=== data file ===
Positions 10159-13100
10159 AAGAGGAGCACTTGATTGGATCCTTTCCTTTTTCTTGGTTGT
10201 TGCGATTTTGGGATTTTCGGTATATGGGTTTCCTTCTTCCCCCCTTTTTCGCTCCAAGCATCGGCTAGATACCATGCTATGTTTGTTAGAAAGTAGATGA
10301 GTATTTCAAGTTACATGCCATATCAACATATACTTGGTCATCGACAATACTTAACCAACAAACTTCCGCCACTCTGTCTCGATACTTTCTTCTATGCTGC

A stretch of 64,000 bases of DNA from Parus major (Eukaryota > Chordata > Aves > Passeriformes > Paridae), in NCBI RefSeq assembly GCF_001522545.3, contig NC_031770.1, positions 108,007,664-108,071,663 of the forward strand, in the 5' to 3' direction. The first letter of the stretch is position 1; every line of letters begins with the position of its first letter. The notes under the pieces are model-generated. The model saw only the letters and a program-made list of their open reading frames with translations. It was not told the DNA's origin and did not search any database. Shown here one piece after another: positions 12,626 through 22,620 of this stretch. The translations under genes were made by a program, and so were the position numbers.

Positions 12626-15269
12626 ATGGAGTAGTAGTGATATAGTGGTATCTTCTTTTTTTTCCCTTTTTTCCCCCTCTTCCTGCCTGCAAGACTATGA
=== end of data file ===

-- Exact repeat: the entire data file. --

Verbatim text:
Positions 10159-13100
10159 AAGAGGAGCACTTGATTGGATCCTTTCCTTTTTCTTGGTTGT
10201 TGCGATTTTGGGATTTTCGGTATATGGGTTTCCTTCTTCCCCCCTTTTTCGCTCCAAGCATCGGCTAGATACCATGCTATGTTTGTTAGAAAGTAGATGA
10301 GTATTTCAAGTTACATGCCATATCAACATATACTTGGTCATCGACAATACTTAACCAACAAACTTCCGCCACTCTGTCTCGATACTTTCTTCTATGCTGC

A stretch of 64,000 bases of DNA from Parus major (Eukaryota > Chordata > Aves > Passeriformes > Paridae), in NCBI RefSeq assembly GCF_001522545.3, contig NC_031770.1, positions 108,007,664-108,071,663 of the forward strand, in the 5' to 3' direction. The first letter of the stretch is position 1; every line of letters begins with the position of its first letter. The notes under the pieces are model-generated. The model saw only the letters and a program-made list of their open reading frames with translations. It was not told the DNA's origin and did not search any database. Shown here one piece after another: positions 12,626 through 22,620 of this stretch. The translations under genes were made by a program, and so were the position numbers.

Positions 12626-15269
12626 ATGGAGTAGTAGTGATATAGTGGTATCTTCTTTTTTTTCCCTTTTTTCCCCCTCTTCCTGCCTGCAAGACTATGA